A lot has been said about the US-China trade dispute and its potential impact on American farming communities and the country’s agricultural economy. Yesterday, my good friend, Michael ‘Mike’ McDougall at ED&F Man Capital Markets in New York, introduced an interesting perspective to the debate – ageing American farmers. Without clouding his views, here is Mike undiluted:
Farms in the United States are feeling the pressure financially from the trade war. Lower prices and China cutting off the buying of US soybeans are hitting farms after they have already seen their revenue drop since their peak in 2013.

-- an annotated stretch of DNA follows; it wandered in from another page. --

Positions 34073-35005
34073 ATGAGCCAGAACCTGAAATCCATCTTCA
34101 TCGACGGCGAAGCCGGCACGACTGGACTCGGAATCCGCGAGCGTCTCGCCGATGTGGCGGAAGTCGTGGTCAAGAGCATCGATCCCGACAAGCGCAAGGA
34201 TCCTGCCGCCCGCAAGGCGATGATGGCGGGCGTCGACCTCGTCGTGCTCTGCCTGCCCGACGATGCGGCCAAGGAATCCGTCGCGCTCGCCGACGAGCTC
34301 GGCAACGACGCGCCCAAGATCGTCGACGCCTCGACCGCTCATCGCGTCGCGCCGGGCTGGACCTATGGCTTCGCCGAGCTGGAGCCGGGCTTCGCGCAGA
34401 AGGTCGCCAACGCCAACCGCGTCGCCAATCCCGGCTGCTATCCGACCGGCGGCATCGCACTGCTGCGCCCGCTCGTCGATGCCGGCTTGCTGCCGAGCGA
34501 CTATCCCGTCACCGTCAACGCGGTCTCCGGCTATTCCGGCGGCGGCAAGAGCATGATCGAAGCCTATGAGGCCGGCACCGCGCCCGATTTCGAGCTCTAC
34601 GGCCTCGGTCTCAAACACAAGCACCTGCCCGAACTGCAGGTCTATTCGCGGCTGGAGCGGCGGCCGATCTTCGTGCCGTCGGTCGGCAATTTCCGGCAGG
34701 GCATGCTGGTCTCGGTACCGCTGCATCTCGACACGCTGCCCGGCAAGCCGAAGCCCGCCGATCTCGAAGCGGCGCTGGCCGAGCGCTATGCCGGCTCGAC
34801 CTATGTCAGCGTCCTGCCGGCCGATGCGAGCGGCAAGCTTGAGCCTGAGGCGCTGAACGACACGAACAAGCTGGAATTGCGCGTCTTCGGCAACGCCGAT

Farms, in general, are indeed, feeling pressure from demographics. Taking Iowa State for example, 60 percent of Iowa farmland is owned by people 65 years or older, and 35 percent of farmland is owned by people 75 or older. The latest 2017 census isn’t available, but data from 2012 show that the average age of the American farmer was 58.3 years.
This isn’t because young people in rural America don’t want to farm, it’s because, if it isn’t already your family business, the entry costs are much too high. Iowa is an example, but a similar situation exists throughout the farming sector.
Now elderly farmers have the added pressure of the trade war to put up with and smaller farms might not have the capital to weather this storm.
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